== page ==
One tortoise who has dedicated his life to helping his species is finally getting a rest. Diego, a Galápagos tortoise that’s more than 100 years old, has spent over three-quarters of his life in captivity and, for much of that time, has been in a special breeding program. Diego, along with 14 other tortoises, is finally going into retirement and returning home now that the Galápagos National Park has ended its captive breeding program.
Diego is a large part of why the program can come to an end. As a prolific breeder, he’s been responsible for about 40% of the 2,000-tortoise population that the program produced. He first went into captivity 80 years ago and ended up in the San Diego Zoo after being taken from his home during a scientific expedition. Later, in 1977, he was transferred to Santa Cruz to become part of the captive breeding program.
By returning to his uninhabited island of Española, life has come full circle for the tortoise. At the time the breeding program started, there were only two male and 12 female examples of the Chelonoidis hoodensis, and they were too spread out to be able to meet and reproduce. In single-handedly fathering at least 800 Galápagos tortoises, Diego has made an incredible sacrifice to keep his species alive.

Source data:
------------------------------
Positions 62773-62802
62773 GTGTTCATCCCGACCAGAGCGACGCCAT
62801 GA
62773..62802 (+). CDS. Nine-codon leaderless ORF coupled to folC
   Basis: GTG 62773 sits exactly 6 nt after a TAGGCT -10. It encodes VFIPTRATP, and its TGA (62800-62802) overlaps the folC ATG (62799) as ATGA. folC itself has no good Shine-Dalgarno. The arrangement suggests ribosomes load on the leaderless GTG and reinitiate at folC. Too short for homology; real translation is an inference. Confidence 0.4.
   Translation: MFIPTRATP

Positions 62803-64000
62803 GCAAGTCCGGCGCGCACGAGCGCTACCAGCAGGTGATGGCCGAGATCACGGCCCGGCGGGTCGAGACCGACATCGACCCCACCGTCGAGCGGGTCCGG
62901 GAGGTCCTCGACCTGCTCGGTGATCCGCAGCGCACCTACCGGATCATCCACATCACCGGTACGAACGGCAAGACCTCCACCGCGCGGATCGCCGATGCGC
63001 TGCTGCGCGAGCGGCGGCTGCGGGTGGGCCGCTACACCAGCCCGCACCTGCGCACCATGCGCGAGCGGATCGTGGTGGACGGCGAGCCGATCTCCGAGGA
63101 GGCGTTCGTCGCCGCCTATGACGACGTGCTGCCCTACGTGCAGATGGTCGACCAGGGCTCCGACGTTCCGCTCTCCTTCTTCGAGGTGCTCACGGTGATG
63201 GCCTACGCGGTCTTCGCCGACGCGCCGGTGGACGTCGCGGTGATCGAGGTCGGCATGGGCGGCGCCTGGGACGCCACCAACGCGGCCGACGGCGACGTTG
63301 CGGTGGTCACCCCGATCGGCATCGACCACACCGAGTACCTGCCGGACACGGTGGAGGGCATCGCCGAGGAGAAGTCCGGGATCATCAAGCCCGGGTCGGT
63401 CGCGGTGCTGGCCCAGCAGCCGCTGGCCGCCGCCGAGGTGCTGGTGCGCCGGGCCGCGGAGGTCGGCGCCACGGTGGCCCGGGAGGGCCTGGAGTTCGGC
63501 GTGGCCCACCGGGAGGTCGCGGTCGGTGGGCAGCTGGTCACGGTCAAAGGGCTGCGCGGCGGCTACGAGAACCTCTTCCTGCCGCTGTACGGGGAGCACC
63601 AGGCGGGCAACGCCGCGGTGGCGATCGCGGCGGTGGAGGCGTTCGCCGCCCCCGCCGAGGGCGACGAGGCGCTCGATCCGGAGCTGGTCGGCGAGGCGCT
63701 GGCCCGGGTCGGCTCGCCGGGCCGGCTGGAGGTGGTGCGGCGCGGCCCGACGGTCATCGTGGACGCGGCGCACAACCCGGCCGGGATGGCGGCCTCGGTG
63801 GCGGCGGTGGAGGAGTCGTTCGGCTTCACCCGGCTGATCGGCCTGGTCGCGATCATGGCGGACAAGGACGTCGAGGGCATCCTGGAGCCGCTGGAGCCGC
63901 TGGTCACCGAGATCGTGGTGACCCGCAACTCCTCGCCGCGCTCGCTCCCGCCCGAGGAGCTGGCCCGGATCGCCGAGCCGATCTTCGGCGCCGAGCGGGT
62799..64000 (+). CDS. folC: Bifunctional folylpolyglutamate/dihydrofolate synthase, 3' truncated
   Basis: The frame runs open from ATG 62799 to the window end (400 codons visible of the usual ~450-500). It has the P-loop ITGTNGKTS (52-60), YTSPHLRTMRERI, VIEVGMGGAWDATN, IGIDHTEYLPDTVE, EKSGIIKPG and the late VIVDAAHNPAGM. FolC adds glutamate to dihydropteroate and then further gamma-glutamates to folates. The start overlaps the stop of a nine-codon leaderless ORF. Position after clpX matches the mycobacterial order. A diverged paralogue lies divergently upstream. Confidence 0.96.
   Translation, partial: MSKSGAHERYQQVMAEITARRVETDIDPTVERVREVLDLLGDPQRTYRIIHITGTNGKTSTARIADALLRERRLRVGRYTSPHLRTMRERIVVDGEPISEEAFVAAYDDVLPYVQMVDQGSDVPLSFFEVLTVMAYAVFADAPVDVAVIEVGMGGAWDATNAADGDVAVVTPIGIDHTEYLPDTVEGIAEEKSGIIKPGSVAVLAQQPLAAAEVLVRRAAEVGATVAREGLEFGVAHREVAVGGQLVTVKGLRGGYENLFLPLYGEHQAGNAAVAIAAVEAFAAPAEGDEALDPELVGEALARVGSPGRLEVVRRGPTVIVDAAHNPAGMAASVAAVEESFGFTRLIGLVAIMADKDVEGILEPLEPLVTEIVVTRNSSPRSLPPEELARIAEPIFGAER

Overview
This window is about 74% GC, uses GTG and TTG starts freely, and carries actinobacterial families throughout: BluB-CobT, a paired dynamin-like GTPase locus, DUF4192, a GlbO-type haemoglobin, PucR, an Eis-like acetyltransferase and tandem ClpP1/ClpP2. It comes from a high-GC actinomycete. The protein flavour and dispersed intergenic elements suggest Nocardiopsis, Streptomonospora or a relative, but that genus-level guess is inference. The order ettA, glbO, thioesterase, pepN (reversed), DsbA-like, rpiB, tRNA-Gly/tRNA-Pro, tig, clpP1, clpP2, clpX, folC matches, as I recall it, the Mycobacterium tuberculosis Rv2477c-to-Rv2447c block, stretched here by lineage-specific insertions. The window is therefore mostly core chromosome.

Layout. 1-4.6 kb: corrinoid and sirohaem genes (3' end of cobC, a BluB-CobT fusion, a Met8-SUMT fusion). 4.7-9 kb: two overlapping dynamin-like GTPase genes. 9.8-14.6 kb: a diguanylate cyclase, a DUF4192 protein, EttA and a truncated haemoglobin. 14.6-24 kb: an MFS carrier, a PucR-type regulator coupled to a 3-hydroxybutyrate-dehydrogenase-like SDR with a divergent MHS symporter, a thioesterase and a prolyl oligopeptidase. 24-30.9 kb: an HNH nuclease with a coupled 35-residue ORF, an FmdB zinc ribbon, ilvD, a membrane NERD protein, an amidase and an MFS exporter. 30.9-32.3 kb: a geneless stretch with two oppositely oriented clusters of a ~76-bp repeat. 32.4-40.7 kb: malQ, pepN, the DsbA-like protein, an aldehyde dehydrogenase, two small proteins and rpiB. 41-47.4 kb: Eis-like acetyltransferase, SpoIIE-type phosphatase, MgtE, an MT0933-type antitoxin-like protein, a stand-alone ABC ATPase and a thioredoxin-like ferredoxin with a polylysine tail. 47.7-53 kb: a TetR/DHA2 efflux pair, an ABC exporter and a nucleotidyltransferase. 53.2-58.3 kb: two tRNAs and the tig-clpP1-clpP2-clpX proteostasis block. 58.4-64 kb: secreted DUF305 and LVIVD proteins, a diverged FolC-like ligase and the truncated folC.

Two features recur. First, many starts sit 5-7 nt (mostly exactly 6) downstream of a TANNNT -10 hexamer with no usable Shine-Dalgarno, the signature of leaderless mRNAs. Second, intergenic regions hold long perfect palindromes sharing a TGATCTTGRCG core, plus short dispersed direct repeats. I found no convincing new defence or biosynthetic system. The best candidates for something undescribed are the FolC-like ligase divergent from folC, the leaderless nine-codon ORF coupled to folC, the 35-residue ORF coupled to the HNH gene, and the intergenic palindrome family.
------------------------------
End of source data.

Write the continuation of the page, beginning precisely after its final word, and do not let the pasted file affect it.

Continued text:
Weighing a little over 175 pounds and measuring 35 inches long and 5 feet tall at full stretch, Diego is an imposing figure. He, along with the other tortoises that were released, was placed into quarantine prior to being set free on the island to ensure they wouldn’t contaminate the island with foreign seeds.
As Galápagos tortoises have a life expectancy of about 200 years, Diego has a lot of life still left in him. Given his high libido, he’ll surely also help keep Española’s tortoise population up—breeding program or not. For now, his island awaits him “with open arms,” according to environmental minister Paulo Proaño Andrade.
Diego the Galápagos tortoise has retired to his native island after helping save his species from extinction.
Cerramos un capítulo importante en la gestión del @parquegalapagos, 15 tortugas de #Española, incluyendo a #Diego, regresan a casa tras décadas de reproducirse en cautiverio y salvar a su especie de la extinción. Su isla las recibe con los brazos abiertos. (Noticia en desarrollo) pic.twitter.com/M4a4maQm9E
— Paulo Proaño Andrade (@PauloProanoA) June 15, 2020
h/t: [The Guardian]